"Coyotes and Dogs" - by John R. Erickson

Tuesday, March 25, 2014 | By John R. Erickson

Hank_and_the_coyotes

    Years ago, I was riding a pasture up in Beaver County, Oklahoma. Our ranch mutts, Foxie and Pooch, went along with me, as they usually did, following along behind my horse and doing the usual dog-things.

    All at once I noticed something odd. We were passing through some tall sagebrush. The dogs were jumping up into the air and looking back towards the country we had just crossed. I had never seen them do that before.

    The next thing I knew, the dogs were right beside my horse, and were even getting under his legs. Now, that was odd behavior, so I stopped my horse and looked back. There, staring at us through the sagebrush, was a coyote. He had been following us. My dogs didn't know what he had in mind, but they wanted no part of it.

    One of the most interesting animal relationships on a ranch is the one that exists between coyotes and dogs. Coyotes belong to the dog family. They look like dogs. They can bark like dogs and sometimes they seem as playful as dogs. But they aren't dogs, and sooner or later every ranch mutt figures that out.

    Along towards evening, the coyotes come out of their dens and set up a howl. Actually, the word "howl" doesn't begin to express the variety of sounds they make. Sometimes they howl and sometimes they bark, and sometimes they make eerie, tormented screams that almost defy description.

    Our ranch dogs always hear the coyotes, and they always make some kind of response. Their reactions vary. Sometimes they go ripping away from the house and set up a barking position somewhere between the coyote and the house. Sometimes they stand their ground and begin rumbling uneasy growls. Other times they slink away to safe corners of the porch where they resume their growling and muttering.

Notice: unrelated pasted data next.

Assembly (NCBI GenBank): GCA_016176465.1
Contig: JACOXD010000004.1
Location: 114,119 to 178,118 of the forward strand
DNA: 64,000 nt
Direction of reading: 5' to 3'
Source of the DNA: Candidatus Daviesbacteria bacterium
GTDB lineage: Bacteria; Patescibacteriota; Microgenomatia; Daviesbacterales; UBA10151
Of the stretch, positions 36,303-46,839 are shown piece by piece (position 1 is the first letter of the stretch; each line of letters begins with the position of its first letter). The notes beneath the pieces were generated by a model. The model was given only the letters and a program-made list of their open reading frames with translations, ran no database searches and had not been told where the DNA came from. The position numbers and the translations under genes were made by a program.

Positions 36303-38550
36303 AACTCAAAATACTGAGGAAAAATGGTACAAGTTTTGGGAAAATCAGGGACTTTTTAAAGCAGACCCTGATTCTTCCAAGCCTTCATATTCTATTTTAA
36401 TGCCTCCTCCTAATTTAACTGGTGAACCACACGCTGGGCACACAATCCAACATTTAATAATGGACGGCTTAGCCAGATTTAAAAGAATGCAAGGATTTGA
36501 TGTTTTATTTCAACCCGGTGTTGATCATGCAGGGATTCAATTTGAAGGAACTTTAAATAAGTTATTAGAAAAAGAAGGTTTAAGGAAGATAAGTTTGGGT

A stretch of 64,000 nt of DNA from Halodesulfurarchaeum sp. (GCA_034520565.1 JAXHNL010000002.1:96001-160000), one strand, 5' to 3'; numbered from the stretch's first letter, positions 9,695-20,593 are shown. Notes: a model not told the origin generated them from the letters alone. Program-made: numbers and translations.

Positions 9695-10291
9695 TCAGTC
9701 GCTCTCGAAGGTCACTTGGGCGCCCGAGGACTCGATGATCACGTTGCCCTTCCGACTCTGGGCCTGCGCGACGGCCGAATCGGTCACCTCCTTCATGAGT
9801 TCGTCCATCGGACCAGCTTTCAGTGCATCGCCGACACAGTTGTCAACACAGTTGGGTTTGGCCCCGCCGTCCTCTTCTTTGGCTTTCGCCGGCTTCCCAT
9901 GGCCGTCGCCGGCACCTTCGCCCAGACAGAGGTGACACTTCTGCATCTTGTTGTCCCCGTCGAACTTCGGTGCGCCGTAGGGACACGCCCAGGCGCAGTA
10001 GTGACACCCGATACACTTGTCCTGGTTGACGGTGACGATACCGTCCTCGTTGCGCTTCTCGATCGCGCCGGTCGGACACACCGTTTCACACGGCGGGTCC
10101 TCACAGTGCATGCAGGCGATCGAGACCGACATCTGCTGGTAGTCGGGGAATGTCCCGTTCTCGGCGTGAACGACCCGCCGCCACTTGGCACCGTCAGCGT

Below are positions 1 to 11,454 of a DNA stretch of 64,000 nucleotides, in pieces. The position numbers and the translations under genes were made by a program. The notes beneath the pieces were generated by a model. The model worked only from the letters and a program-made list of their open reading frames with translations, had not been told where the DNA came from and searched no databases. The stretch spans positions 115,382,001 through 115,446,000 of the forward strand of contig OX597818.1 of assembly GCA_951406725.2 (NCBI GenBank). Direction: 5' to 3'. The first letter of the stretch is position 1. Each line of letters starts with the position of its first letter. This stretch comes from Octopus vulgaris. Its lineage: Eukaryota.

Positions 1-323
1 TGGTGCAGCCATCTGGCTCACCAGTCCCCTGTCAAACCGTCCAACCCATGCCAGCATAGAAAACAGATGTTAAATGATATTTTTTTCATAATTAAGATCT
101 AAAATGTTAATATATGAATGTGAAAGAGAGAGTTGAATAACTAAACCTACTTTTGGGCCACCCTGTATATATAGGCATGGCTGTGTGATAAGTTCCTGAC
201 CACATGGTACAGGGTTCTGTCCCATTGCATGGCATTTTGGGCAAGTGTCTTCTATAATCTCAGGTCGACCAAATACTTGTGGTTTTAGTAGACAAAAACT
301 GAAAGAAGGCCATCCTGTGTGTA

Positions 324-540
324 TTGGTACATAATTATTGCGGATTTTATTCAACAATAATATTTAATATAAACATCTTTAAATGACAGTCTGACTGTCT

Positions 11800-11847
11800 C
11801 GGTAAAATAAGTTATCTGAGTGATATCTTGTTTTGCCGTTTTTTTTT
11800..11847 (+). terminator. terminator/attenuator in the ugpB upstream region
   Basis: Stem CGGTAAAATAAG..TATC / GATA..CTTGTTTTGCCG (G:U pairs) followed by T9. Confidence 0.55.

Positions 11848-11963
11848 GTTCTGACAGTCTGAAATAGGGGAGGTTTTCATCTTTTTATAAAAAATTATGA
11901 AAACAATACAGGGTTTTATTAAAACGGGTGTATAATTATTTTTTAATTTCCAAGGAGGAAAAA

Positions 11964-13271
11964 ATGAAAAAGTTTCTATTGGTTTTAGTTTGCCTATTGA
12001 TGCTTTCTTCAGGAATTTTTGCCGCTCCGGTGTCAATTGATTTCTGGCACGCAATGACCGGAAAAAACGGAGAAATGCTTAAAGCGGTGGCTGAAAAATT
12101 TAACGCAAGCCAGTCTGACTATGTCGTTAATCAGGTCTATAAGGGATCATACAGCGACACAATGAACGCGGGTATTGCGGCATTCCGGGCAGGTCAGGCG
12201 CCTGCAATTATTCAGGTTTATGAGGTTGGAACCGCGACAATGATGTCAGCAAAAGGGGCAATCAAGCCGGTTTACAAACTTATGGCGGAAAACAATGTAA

From my human perspective, it appears that dogs are fascinated by their wild cousins. On the one hand, dogs are curious and attracted to them, but on the other hand, they seem to understand that these wild cousins are bad guys and not to be trusted.

    It is hard to know what coyotes think of dogs. I have seen them play with dogs, when they appeared to have no hidden motives. But for every story about dogs and coyotes playing together and having fun, there are dozens that have more serious consequences. Coyotes will often lure an unsuspecting ranch dog out into the pasture, then attack him, thrash him, and send him back to the house with scars—and with a new understanding of coyotes.

    Stories coming out of suburban communities indicate that coyotes are staying fat and sleek by stealing dog food, and sometimes the dogs for whom the food was intended, usually poodles or other toy breeds. Coyotes, it appears, have no hang-ups about cannibalism.

    In my Hank the Cowdog stories, Hank is attracted to the coyotes because they live adventurous lives. They revel in the joy of being uncouth, ignorant, and irresponsible. Hank likes that, and every now and then he feels the urge to quit his job as Head of Ranch Security and join up with them.

    But he is also aware of the danger of being in their company. They are always trying to eat him, and that does complicate a relationship.

-John R. Erickson

Tags: Hank the Cowdog books, Ranching, Panhandle
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